- Exceptions and Changes: There are certain situations where a single-member LLC in New Jersey may need an EIN, such as if the LLC has employees, is required to file certain federal excise tax returns, or chooses to be taxed as a corporation. Additionally, if the single-member New Jersey LLC later adds additional members, it will be required to obtain an EIN.
Depending on elections made by the LLC and the number of members, the IRS will treat an LLC either as a corporation, partnership, or as part of the owner’s tax return (a “disregarded entity”).
An LLC will need an EIN if it has any employees or if it will be required to file any of the excise tax forms… Most new single-member LLCs classified as disregarded entities will need to obtain an EIN. An LLC applies for an EIN by filing Form SS-4, Application for Employer Identification Number
A single-member LLC that is a disregarded entity that does not have employees and does not have an excise tax liability does not need an EIN. It should use the name and TIN of the single member owner for federal tax purposes. However, if a single-member LLC, whose taxable income and loss will be reported by the single member owner needs an EIN to open a bank account or if state tax law requires the single-member LLC to have a federal EIN, then the LLC can apply for and obtain an EIN.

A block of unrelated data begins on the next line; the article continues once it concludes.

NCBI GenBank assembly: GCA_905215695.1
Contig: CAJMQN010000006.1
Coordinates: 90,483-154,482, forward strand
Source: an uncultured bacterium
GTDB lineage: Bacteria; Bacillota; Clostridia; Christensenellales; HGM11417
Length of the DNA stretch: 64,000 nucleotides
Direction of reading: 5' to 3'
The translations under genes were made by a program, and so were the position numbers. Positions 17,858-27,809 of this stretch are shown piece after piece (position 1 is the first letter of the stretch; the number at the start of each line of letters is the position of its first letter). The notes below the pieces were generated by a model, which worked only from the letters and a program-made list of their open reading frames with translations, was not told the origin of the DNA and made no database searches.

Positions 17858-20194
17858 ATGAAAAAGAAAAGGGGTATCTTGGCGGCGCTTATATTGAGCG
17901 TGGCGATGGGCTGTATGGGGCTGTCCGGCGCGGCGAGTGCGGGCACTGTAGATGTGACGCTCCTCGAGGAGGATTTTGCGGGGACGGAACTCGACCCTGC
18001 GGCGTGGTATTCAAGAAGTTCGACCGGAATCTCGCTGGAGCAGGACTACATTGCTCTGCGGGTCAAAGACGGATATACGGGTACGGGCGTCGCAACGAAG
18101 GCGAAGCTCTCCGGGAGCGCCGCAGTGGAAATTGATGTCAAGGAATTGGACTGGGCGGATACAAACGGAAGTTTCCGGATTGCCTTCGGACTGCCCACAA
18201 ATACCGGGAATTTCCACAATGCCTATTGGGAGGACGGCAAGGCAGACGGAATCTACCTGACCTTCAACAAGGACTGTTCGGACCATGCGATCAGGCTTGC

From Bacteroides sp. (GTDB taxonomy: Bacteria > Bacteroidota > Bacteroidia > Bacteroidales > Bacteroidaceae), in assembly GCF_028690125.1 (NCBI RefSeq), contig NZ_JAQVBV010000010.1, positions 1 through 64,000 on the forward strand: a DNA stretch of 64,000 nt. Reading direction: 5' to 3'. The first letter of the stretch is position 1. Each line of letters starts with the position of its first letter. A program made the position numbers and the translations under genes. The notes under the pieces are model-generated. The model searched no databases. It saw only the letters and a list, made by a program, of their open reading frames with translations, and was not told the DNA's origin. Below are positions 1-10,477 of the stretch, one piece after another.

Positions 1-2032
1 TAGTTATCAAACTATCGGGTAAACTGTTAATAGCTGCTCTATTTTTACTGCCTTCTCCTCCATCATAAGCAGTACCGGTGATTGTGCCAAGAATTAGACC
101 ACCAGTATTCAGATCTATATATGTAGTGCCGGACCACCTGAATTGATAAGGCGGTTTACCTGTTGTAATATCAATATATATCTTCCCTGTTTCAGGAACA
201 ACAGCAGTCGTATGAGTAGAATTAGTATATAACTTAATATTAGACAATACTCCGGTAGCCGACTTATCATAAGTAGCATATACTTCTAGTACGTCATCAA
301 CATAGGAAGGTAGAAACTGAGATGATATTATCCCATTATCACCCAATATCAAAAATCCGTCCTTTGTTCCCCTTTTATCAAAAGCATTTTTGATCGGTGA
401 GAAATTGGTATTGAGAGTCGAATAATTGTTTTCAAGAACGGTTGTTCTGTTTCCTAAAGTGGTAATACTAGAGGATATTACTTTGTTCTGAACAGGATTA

How Do I Apply for an EIN Number for a New Jersey LLC?
Here is a step-by-step guide on how to apply for an EIN number:
1. Determine Eligibility: Before applying for an EIN number (federal tax ID number), make sure you are eligible. EINs are typically required for businesses, including sole proprietorships, partnerships, corporations, and LLCs. Certain entities, such as trusts, estates, and non-profit organizations, may also need an EIN.
2. Access the Online Application: The quickest and easiest way to apply for an EIN number is through the online application on the Internal Revenue Service (IRS) website. Go to the IRS website and search for “EIN application” or directly visit the “Apply for an Employer Identification Number (EIN)” page.
3. Choose the Appropriate Application Type: The online application will present different options for application types. Select the one that best suits your situation. Common options include “Sole Proprietor,” “Partnership,” “Corporation,” “LLC,” and “Non-Profit Organization.”